For the second year, Idyllwild’s Soroptimists’ Celebration of Women and Arts event focuses on human trafficking, one of the key missions of the international organization. The event at 6:30 p.m. Thursday, April 18, takes place at the Rainbow Inn.
This year, 2005 Idyllwild Arts theatre graduate Maya Lea Osterman performs her one-woman show “For Sale,” a collection of monologues taken from interviews she has conducted with a wide range of people involved in either combatting or perpetuating human trafficking.
Osterman, who holds a Bachelor of Fine Arts in theatre from the University of Colorado, is in the final stages of completing a year-long road trip across the United States to interview people involved in combatting human trafficking — local police, FBI agents, mayors, lawyers and social workers. Osterman will use those interviews to expand “For Sale,” which she will continue to embellish with poetry, dance and visual aids.
“I’ve gotten to interview many survivors and see the transition from victim to survivor,” Osterman said. “Human trafficking really is in everyone’s backyard. This is happening in the U.S., not just in Third World countries. The majority of American children that are being trafficked are from 12 to 14.”
She went on to detail a shocking revelation from her interviews — some American parents are allowing their own children to be sexually exploited to pay for family expenses. “This is not a Third World country where someone sells their child,” Osterman said. “It’s done here as well. Parents think they have this precious commodity that belongs to them [the child] that they can use to finance a new refrigerator or some other household expense. The sexual exploitation is most prevalent in girls but also in young boys.”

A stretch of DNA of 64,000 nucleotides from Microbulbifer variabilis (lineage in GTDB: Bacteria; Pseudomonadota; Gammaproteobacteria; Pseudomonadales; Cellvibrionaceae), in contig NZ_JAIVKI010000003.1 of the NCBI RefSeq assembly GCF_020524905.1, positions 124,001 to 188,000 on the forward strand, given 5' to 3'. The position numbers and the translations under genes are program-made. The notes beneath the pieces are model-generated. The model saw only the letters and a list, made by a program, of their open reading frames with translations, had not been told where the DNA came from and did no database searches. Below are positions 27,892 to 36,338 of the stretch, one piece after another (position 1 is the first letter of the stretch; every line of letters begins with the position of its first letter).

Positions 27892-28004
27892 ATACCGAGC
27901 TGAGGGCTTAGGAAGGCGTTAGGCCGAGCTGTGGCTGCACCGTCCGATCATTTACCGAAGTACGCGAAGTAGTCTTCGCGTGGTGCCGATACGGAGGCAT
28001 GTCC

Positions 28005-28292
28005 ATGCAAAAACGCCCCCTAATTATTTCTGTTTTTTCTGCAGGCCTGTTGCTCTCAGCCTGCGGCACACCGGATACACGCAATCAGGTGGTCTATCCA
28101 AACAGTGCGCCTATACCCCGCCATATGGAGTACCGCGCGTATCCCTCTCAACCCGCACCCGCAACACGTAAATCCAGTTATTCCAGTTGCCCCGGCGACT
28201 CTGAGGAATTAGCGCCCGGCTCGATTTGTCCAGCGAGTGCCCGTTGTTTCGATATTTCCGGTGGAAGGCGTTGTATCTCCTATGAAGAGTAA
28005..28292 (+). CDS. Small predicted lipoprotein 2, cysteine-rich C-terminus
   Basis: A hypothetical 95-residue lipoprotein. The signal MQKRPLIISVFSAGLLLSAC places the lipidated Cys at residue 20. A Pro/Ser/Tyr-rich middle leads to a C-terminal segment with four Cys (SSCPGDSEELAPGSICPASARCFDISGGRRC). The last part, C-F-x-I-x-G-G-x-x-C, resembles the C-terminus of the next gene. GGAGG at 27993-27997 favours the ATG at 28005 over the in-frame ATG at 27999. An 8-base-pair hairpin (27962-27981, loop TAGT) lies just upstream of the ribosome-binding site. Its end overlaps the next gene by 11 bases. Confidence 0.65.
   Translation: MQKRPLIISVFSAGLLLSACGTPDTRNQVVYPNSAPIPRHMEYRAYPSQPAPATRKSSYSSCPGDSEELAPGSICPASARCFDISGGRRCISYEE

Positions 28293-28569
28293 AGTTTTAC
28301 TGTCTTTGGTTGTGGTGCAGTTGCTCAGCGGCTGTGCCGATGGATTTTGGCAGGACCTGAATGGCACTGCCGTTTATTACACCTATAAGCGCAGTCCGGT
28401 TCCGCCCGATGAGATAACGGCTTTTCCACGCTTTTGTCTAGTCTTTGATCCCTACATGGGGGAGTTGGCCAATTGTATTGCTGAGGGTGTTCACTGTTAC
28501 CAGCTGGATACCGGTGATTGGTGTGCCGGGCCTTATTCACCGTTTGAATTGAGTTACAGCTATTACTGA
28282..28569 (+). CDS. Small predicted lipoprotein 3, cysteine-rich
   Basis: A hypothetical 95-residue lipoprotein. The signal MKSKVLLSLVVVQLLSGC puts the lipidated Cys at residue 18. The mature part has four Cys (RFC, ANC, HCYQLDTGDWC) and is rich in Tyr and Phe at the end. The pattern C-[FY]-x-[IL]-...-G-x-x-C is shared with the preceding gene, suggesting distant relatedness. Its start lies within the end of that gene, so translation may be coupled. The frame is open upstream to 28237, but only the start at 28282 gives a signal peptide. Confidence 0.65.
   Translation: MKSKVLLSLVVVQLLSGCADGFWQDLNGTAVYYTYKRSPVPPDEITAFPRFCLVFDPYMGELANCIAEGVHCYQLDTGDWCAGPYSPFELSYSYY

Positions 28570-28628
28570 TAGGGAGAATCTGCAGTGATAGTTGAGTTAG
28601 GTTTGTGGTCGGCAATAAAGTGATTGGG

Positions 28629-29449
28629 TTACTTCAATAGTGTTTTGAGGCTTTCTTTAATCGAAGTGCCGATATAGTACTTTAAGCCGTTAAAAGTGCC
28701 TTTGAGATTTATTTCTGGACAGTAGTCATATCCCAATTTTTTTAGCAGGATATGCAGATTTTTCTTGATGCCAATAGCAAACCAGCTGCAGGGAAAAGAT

Local women artists have created art that will be auctioned at the event, which also features hors d’oeuvres and a no-host bar. All proceeds from the art auction and the $20 admission price will benefit the Soroptimists’ campaign to stop human trafficking. A $32 billion a year international industry, modern day trafficking is a form of slavery that transports people across jurisdictional boundaries for the purposes of work of some form — men into hard labor jobs, children into labor positions in textile, agriculture and fishing industries, and women and girls into the commercial sex industry, prostitution or some other form of sexual exploitation.
Soroptimists International believes that by spreading awareness about the pervasiveness of human trafficking, this kind of slavery and indentured servitude will end. That is why the Idyllwild chapter is holding the event according to coordinators Trine Bietz and Mary Morse, who will facilitate a “talk back” with the audience. This will give attendees tangible tools with which to raise awareness about possible victims of trafficking. The United Nations estimates that, at any one time, over 2.5 million people around the world are ensnared in human trafficking enterprises.
Tickets for the event are $20 and available at Prairie Dove and Muir’s Mountain Realty.